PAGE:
To begin with Chris Allsop took us on a journey through Taormina, today we look at more of the picturesque Ionian Coast
On this island of five million people, Catania houses about 300,000 and is referred to as the ‘Milan’ of Sicily; a nod to its economic importance (second only to the capital, Palermo). About half an hour south of Taormina by road, Catania also happens to resemble Milan in that it was rebuilt in the Baroque style after being entirely destroyed in 1693 by a huge earthquake that also killed half of the city’s population. Yet even with this link to Italy’s northern powerhouse, there’s an engagingly laidback southern vibe in Catania that pervades. As my taxi enters the city limits, a stray dog lazily itches itself in the sand by a roundabout.
We drive down Via Etnea, the city’s main artery that runs from the volcano and down to the sea. I step out onto a rough, black pavement of basalt blocks. A wind rips up the street and I duck into a café for shelter, order an espresso and wait for my next connection.
Smiling Loridana, dressed in chef’s whites and red converse, arrives and greets me and shows me next door. We go upstairs and enter a flat – but it’s no ordinary residence, as this is the Catania Historical Society (www.societastoricacatanese.it). Founded 60 years ago, this centrally-located ‘house-museum’ preserves what used to be a club for the city’s artistic community. It’s an incredible series of rooms, representative of how they would have looked when the city was rebuilt in the wake of the quake, each with its own character and theme – and packed with eclectic artefacts, as well as over 50,000 books, newspapers, and historical documents.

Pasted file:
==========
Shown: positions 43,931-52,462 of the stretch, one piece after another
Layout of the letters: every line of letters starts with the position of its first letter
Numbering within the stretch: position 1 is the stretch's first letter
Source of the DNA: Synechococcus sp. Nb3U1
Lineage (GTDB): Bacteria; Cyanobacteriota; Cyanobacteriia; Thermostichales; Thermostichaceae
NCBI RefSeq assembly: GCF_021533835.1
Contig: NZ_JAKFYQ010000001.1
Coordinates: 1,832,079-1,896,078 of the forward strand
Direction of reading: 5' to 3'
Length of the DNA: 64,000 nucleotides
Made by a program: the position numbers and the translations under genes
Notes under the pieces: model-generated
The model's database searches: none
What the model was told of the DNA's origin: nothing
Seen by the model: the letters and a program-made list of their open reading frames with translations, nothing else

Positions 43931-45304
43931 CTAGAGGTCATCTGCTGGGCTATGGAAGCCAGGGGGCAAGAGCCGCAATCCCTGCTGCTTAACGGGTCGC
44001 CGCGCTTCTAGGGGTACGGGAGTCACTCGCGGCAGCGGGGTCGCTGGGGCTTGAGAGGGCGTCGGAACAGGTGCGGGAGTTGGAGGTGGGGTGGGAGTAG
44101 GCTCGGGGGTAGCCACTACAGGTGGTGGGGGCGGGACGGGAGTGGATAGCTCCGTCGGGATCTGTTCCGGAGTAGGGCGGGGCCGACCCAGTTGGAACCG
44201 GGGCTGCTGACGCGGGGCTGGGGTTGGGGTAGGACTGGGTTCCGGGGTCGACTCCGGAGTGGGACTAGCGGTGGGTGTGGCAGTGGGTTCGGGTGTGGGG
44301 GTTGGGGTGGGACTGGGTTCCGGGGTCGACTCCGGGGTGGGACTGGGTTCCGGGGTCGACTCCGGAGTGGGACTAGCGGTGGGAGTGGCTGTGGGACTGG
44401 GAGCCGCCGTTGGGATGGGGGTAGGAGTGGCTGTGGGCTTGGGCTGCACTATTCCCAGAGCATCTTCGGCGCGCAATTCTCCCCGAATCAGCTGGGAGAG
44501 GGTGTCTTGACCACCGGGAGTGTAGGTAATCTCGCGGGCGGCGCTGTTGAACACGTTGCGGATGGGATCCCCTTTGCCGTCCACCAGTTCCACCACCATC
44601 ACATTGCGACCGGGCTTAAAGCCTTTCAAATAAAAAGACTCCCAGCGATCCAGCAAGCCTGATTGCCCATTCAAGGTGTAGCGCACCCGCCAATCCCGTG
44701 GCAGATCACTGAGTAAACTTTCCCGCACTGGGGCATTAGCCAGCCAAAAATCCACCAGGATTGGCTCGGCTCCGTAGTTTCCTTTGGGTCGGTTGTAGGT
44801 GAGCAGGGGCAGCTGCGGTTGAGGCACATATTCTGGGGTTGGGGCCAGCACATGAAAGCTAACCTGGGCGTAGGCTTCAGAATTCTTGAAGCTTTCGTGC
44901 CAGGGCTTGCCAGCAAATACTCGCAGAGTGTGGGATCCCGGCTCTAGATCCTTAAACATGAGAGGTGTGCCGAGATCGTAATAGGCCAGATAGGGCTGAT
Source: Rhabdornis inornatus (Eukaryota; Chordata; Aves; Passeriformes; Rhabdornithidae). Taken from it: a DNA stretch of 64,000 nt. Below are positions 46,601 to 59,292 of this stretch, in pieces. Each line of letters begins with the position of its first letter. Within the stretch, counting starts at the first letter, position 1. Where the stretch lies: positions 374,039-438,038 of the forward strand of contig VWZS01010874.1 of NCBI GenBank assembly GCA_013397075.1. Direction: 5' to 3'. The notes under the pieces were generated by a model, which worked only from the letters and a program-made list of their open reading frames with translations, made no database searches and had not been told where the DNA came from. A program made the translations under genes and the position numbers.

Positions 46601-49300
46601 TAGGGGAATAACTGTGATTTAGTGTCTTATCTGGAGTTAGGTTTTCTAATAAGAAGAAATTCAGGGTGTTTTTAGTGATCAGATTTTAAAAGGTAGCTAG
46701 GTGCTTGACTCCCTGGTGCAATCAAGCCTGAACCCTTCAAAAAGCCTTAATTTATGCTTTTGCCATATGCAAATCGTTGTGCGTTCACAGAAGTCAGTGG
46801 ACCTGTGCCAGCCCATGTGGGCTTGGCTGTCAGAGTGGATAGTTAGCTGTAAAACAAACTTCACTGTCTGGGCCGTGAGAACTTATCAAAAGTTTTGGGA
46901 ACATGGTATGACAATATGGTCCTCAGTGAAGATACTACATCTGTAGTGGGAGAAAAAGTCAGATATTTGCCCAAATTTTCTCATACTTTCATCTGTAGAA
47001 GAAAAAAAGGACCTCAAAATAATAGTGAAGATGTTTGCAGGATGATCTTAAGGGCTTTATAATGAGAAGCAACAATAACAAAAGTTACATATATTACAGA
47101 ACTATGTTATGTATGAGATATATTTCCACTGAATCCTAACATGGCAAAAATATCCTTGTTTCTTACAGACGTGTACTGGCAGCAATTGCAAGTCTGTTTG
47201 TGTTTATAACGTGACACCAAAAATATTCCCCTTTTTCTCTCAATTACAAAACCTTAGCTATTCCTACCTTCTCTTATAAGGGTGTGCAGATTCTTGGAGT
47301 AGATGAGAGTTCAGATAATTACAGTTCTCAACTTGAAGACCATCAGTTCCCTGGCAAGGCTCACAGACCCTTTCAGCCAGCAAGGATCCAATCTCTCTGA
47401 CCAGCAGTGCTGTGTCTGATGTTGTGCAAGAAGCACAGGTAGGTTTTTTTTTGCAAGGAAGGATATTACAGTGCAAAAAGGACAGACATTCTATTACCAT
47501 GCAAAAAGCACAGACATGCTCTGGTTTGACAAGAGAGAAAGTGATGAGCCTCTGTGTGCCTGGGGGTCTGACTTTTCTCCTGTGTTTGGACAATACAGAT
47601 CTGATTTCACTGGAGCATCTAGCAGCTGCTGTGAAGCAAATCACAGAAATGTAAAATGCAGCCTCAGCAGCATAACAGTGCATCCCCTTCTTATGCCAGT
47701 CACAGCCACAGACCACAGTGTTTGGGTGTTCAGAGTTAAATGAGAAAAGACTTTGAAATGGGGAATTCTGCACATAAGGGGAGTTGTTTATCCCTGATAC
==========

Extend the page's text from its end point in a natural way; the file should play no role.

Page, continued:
There are portraits of the local artists and musicians who used to gather here; Sicilian puppets (an artform that used to be very important in Catania); a deskful of antique typewriters; and a room dedicated to Garibaldi, the great unifier, that has some of his correspondence on display. The filmmaker Wes Anderson would adore the faintly kitsch cosiness of the Catania Historical Society.
But, best of all, you can cook (and eat) here. I’m shown through to the quirky and charming original 18th-century kitchen for a cooking class by Loridana, aided by her bespectacled, documentarian husband, Ivano (their company, Cotume (www.cotume.it) is named after an ancient sweet from Modica). Food always offers wonderful insights into a place’s culture and history, and all the more so when you’re paying attention to what goes into the making. In a little over an hour, I learned how to make Sicilian orange salad with fresh fennel and crushed pistachio; cherry tomato and almond pesto; chicken alla Rita with capers and mint; and how to make busiate pasta – which taught me to be thankful, once again, for the advent of pasta machines.
Afterwards we dined in the apartment’s main room, beneath an antique crystal chandelier, drinking (a fair bit of) wine while Loridana and Ivano regaled us with tales of cuisine and local culture. The delicious meal rounded off with cinnamon liqueur paired with crispelle – sticky sausages of fried rice made with milk and orange zest that you dip in orange blossom honey – traditional Catanese treats that make an appearance during the St Joseph’s Day celebrations. Divine…